- Catholic Church - Ireland - justice
Second report into child abuse by Irish priests due
A second devastating report into child abuse in Roman Catholic institutions is set to be released, six months after a first report which shocked the Irish public.
AFP - Ireland's Roman Catholic Church braced for strong criticism in a new report Thursday on how it dealt with child sex abuse claims against priests in Dublin, the country's largest archdiocese.
Archbishop of Dublin Diarmuid Martin has warned the findings of judge Yvonne Murphy would "shock us all".
They come just six months after a landmark report in May horrified mainly Catholic Ireland by revealing widespread sexual, physical and emotional abuse of children in Catholic-run institutions dating back to the 1930s.
Murphy's investigation is the first ever state probe of how the once powerful church runs its affairs in Ireland.
For the last three years, she has been looking at how the Dublin archdiocese dealt with reports that there were child rapists among the clerics working in its parishes in the Irish capital.
It has been alleged that when a claim of sexual abuse was made, the police were not informed and the accused cleric was simply moved to another parish.
The Sunday Independent newspaper said the report had found successive archbishops covered up the abuse, driven by a "desire to preserve the power and aura of the Church and to avoid giving scandal to their congregations".
Archbishop Martin has been conducting his own investigations, and a year ago said that more than 150 Dublin clerics had been probed about allegations of child sex abuse in the last 68 years.
Some 400 people had been identified who have either complained or are known or suspected to have suffered abuse by priests in Dublin, he said, adding that "it is most likely that this is not a final figure".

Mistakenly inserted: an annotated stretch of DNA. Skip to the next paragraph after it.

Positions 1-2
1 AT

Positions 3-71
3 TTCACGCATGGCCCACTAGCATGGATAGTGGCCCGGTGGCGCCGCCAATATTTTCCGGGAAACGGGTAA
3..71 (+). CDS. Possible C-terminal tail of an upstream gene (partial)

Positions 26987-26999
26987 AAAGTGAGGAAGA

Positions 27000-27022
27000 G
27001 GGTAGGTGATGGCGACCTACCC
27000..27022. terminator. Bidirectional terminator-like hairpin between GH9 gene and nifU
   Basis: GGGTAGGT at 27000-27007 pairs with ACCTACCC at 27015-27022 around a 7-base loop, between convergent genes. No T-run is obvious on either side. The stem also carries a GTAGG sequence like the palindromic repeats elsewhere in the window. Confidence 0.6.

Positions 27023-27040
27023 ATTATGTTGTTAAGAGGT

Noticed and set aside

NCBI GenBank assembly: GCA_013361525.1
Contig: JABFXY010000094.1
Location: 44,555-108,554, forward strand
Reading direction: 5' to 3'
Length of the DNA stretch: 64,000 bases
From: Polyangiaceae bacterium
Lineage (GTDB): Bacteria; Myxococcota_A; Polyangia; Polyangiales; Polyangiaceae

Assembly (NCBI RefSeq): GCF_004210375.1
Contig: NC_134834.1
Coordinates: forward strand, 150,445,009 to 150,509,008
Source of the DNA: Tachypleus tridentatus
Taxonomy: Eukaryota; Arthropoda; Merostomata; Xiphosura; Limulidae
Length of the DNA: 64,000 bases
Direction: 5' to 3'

He said eight Dublin priests had been convicted in the criminal courts and three others were facing charges, while 120 civil actions have been brought against 35 Dublin priests.
"Settlement of claims is running at over 10.5 million euros (15.8 million dollars)," Martin said at the time.
Justice Minister Dermot Ahern received the Murphy report in July but the findings have twice been before the High Court amid concerns that some of the revelations might prejudice ongoing criminal trials.
Prime Minister Brian Cowen's government considered the findings at a meeting on Tuesday and cleared them for publication.
Victims' groups were also briefed before they were made public, and the state's Health Executive Authority said counselling helplines had been set up to deal with the response.
The horrifying revelations in May's Ryan report about Catholic-run so-called industrial and reformatory schools, orphanages and other childcare institutions triggered a flood of calls from distressed victims.
A government redress scheme has already paid out about one billion euros (1.5 billion dollars) in compensation and legal fees to over 13,000 people who suffered abuse while in residential institutions.